INTERVIEW BY ROB BROWN

As Kinky Boots the musical opens up shop in London's West End, let’s take a look at the real-life footwear behind the musical that was produced by Northampton shoe factory WJ Brooks.

When Steve Pateman inherited his father’s shoe factory in 1993, a lot of similar factories closed, as the goods could be imported more cheaply, and Pateman was forced to make redundancies.

However, fate was to change thanks to ‘a random phone call from a woman from a fetish shoe shop in Folkstone, who asked Steve if he could supply her with ladies' shoes in men's sizes. The niche market of erotic footwear in men's sizes suddenly opened up’.

Although the factory may no longer be churning out the boots, Steve’s name may have changed to Charlie and the factory’s name to Price and Son; the lives of the families that worked in and around the factory in Northampton form an integral part of the 2005 film Kinky Boots and its subsequent musical.

Tying the community together

The musical focuses on the story of Charlie Price, the son of a shoe factory owner who inherits his father’s failing factory when he happens upon drag queen Lola during a visit to London. He notices that the heels of the boots she is wearing are easily damaged because they have not been reinforced to support a man’s weight.

However, it is Lauren (a lady who has known Charlie all her life) who motivates him to turn his factory from making a range of shoes for men to making shoes for a range of men.

The sight of a community coming together to fight hardship is very uplifting and the musical’s director/choreographer Jerry Mitchell recognised the importance of that community spirit when he invited the staff that work at the Northampton shoe factory where the film was made (R. E. Tricker Ltd) ‘to come and see the show when we took the cast […] for the very first day of rehearsal to tour the factory’.

Although the R. E. Tricker factory inspired the set design, this being a musical about drag queens, there are lots of vibrant colours to add theatricality, a heap of camp and create a feel-good atmosphere.

Watch where they’re walking

As eye-catching as the set may be, when it comes to Matt Henry’s performance as Lola, the audience’s eyes are firmly planted on the six inch boots that he has to dance around the stage in.

‘And it’s full on dancing in them’, he says. ‘It took seven weeks to go from Bambi to Black Beauty. And I’m still getting strong, still learning, but it’s amazing to know “Now I’m on a level with women.”’

Ironically though, the show’s leading lady Amy Lennox is the only person who does not have to wear Kinky Boots; ‘I wear the heels but I don’t wear Kinky Boots because I don’t have time [to get into them between scenes]. I don’t feel left out, I’ve got a cute dress. I’m fine.’

Someone who does not get off so lightly is Killian Donnelly, who plays Charlie Price, made even more daunting by the fact that he had never worn heels before (unlike co-star Matt Henry).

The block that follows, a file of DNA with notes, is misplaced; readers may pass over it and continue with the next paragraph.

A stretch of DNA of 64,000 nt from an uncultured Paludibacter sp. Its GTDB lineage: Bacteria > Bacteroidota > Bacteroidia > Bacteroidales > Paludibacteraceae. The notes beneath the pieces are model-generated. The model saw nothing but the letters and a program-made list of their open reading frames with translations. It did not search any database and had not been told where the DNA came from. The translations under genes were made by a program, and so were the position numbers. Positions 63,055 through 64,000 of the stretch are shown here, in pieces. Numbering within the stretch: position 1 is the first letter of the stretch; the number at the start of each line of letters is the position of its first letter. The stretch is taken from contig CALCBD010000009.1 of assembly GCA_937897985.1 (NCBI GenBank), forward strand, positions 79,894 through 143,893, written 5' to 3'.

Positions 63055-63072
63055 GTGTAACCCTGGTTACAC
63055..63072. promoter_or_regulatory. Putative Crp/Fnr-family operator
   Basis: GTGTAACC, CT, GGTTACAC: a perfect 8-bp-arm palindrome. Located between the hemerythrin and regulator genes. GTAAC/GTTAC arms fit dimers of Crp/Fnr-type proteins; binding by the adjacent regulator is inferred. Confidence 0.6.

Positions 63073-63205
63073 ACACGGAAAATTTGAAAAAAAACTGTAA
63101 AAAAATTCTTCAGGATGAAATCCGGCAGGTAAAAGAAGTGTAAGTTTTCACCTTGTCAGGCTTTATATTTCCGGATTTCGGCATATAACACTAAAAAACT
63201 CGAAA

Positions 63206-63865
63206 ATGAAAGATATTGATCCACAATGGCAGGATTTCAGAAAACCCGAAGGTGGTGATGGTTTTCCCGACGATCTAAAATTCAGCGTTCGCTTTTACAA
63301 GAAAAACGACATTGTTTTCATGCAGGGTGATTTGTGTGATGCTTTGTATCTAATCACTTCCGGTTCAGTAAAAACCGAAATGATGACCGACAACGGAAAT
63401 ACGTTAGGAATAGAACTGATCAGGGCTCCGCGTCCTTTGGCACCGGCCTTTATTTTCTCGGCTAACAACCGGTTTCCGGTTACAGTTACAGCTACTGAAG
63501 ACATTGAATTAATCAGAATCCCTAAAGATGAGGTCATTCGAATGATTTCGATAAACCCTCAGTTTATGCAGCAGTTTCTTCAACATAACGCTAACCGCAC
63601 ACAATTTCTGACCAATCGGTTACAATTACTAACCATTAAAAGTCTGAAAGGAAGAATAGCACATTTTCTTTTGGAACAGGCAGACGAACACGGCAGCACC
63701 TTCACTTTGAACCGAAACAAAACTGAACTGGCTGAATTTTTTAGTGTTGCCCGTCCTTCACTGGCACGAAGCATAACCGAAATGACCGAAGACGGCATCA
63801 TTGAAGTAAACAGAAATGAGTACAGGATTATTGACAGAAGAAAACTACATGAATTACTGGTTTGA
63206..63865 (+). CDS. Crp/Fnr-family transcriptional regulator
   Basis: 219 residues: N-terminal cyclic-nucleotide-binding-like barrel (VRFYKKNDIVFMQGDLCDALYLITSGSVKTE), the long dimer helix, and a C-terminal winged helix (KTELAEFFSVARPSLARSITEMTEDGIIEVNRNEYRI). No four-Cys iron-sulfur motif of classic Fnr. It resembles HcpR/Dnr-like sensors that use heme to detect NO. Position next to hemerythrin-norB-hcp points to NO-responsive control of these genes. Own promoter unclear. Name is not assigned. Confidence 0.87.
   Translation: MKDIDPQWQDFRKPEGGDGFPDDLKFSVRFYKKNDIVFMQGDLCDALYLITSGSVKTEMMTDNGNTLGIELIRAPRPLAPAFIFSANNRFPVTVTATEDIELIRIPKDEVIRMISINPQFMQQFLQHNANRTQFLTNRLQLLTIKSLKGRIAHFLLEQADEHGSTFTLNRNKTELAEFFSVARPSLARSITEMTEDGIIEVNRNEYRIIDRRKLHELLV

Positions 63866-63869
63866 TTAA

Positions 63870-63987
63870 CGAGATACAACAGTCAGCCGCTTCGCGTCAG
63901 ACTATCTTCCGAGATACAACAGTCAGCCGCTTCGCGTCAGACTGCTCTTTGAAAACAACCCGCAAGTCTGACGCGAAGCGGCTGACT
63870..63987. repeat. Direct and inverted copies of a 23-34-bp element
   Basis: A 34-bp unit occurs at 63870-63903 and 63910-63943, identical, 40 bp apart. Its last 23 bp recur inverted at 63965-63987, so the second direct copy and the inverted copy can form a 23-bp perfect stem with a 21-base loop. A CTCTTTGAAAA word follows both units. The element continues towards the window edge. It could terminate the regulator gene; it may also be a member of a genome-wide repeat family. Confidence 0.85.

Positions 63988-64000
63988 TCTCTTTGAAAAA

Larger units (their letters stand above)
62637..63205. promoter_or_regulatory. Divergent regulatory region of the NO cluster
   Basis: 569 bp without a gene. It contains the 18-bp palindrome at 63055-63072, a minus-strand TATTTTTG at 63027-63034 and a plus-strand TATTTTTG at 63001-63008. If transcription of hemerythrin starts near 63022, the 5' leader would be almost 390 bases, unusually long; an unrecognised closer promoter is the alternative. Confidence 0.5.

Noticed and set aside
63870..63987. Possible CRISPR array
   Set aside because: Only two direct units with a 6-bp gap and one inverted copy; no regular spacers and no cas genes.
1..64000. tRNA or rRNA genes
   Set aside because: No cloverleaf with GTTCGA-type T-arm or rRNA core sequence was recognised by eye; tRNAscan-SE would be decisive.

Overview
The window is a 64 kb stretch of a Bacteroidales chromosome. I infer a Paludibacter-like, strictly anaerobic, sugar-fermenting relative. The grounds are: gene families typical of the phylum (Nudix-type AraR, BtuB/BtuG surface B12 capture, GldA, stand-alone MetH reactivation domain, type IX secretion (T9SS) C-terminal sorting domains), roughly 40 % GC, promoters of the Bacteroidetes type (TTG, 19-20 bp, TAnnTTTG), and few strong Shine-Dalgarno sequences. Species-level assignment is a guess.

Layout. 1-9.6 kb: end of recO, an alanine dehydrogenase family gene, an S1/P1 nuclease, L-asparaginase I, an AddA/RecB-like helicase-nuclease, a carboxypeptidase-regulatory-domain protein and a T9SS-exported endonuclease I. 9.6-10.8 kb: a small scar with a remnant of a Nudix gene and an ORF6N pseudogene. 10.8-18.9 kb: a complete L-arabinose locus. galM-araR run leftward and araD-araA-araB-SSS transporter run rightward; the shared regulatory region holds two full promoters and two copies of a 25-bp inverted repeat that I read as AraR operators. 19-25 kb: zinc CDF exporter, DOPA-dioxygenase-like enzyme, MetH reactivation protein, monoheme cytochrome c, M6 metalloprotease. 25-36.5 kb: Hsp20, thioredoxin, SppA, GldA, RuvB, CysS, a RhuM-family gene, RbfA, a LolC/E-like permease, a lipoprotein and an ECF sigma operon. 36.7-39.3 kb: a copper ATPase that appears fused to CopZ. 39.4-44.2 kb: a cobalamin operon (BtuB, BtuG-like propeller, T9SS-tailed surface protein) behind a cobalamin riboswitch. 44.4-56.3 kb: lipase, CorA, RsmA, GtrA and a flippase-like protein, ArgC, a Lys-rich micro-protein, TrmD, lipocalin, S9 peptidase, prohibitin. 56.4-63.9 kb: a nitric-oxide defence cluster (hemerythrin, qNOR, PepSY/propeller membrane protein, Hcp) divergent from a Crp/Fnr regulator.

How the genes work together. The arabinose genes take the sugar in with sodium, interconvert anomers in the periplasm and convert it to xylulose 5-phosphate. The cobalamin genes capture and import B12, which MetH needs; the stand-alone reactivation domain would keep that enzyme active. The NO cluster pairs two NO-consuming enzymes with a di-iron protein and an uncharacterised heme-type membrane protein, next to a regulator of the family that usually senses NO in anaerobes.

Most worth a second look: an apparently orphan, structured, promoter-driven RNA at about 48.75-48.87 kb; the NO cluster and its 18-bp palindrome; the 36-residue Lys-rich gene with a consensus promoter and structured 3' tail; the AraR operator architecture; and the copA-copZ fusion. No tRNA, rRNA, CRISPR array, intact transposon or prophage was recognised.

Donnolly says, ‘If he was Bambi, I was drunk Bambi because [Jerry Mitchell/the director] had given me heels in the job I was doing [Memphis] three weeks before I started rehearsals, so I’d be in the dressing room and I’d just slide on these heels and be walking around, knock on the door, take them off’.

It is not just Donnolly who had to face challenges however. The act one finale sees the entire cast dancing across a multitude of treadmills that join together to form the factory’s conveyor belts.

“You can actually kill yourself on the treadmill, go full out” – Jerry Mitchell

When asked about creating this spectacle, Jerry Mitchell said ‘When Harvey [Fierstein, the book writer] presented me with the first draft, he had all of these conveyor belts and then I went to Trickers and there were no conveyor belts and I thought “What am I going to do?” and then I remembered the OK Go video [Here It Goes Again]. They were on four treadmills on the floor and I wondered if I could put the treadmills in the air, four feet off the floor, could I create a conveyor belt that we could dance on?

So they built me an eight foot conveyor belt with no handlebars, brought it into the rehearsal studio and I fell off of it four times, so I sent it back to the shop and I asked them to build bars and I said let’s make them moveable bars, so I’ll be able to mess around with them and the thing went all different speeds, so I sent it back again and I said give me two speeds; slow and fast. By now I was getting the hang of it and feeling how I could use the bars, so it was about a six month development period and once I got one built and liked it, they made four more and then I called four dancers into the room and started creating the number... And they’re doing forward rolls and sliding and flipping... and then I started piecing it together with Stephen Oremus– our musical director – and came up with the number. And once the number was created, I knew it would be safe. Each machine has three buttons on it that are operated by the actors, so they’re doing it every night and they actually know what to do if one breaks down, how they continue the number.’

Harvey Fierstein: ‘And he [Jerry Mitchell] made them safety t-shirts.’

Kinky Boots is now showing at the Adelphi Theatre, London and is currently booking until Saturday 6th February 2016.

To book tickets, please call 020 3725 7068 or visit http://www.kinkybootsthemusical.co.uk/.